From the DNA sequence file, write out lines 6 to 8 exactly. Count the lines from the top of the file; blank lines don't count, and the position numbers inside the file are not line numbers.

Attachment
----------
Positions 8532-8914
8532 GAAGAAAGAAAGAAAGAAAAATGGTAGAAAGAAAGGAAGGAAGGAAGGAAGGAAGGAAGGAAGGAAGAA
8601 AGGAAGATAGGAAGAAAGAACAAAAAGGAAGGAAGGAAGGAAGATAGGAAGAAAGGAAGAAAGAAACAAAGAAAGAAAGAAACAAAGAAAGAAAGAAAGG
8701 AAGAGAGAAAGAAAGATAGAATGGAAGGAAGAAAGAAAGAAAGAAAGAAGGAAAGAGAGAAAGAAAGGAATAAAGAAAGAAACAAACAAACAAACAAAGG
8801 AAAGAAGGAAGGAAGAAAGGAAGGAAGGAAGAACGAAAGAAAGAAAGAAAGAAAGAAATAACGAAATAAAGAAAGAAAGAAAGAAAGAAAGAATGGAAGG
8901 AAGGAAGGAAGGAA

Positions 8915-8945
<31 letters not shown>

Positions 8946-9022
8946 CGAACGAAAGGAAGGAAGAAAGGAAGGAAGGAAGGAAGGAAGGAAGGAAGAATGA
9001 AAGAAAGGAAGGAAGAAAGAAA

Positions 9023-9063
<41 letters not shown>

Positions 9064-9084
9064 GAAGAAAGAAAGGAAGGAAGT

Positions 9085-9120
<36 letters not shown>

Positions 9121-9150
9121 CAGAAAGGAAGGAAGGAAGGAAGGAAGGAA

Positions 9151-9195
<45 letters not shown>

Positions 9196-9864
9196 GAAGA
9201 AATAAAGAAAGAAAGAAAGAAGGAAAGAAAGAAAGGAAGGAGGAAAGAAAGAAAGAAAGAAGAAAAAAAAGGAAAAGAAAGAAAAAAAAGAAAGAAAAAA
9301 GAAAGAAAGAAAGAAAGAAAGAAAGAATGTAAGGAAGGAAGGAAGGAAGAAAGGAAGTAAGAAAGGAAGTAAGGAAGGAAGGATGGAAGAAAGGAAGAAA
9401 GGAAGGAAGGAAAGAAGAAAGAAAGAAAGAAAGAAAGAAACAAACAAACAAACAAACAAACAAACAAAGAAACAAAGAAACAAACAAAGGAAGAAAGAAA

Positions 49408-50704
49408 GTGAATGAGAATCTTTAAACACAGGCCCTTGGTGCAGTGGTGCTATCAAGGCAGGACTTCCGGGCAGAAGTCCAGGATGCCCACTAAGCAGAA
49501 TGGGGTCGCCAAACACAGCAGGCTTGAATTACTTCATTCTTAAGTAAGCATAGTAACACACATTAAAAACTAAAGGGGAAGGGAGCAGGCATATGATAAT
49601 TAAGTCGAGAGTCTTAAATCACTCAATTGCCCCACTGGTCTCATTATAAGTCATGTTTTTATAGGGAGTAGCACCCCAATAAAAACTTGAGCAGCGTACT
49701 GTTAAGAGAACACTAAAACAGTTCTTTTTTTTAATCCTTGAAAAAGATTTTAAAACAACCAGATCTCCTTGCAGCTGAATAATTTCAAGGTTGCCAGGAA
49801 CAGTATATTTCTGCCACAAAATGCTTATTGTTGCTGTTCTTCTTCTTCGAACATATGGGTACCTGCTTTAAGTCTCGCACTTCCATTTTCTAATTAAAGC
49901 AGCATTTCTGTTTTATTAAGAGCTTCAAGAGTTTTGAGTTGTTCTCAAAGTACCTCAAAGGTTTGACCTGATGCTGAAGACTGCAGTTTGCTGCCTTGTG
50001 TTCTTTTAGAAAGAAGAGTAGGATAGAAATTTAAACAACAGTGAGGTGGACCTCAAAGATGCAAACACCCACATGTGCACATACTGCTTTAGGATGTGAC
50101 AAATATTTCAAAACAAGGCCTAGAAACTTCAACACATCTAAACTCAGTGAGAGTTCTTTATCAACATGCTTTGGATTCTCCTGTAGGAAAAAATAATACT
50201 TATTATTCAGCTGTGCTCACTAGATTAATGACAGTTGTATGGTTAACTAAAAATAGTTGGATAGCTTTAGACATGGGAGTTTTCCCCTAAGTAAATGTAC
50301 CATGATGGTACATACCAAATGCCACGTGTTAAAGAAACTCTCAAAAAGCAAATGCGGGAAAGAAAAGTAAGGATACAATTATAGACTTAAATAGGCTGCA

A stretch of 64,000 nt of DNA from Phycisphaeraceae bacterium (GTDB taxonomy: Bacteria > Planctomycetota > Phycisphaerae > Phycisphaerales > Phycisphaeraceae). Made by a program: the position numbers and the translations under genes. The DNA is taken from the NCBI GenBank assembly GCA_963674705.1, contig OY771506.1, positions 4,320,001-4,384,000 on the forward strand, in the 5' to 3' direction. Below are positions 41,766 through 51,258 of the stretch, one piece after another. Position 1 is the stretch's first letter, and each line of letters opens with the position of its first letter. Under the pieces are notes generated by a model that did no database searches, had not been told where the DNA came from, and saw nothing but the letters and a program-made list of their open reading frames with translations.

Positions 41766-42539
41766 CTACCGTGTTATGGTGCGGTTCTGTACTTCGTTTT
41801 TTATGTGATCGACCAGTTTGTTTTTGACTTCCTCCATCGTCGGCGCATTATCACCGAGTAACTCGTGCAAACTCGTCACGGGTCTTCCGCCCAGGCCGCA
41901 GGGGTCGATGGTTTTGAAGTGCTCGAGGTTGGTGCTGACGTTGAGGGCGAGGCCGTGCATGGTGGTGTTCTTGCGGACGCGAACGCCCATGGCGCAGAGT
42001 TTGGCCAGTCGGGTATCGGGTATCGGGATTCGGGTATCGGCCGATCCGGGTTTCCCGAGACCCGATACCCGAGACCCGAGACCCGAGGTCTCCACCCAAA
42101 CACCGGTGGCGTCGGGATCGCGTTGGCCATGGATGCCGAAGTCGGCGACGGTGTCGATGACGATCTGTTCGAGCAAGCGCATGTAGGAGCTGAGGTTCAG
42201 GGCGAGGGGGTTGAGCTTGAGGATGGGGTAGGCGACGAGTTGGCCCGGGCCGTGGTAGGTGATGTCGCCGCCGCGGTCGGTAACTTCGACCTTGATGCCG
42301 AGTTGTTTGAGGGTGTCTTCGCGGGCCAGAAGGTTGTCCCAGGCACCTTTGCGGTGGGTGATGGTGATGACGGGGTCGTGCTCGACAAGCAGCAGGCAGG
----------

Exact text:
8901 AAGGAAGGAAGGAA

Positions 8915-8945
<31 letters not shown>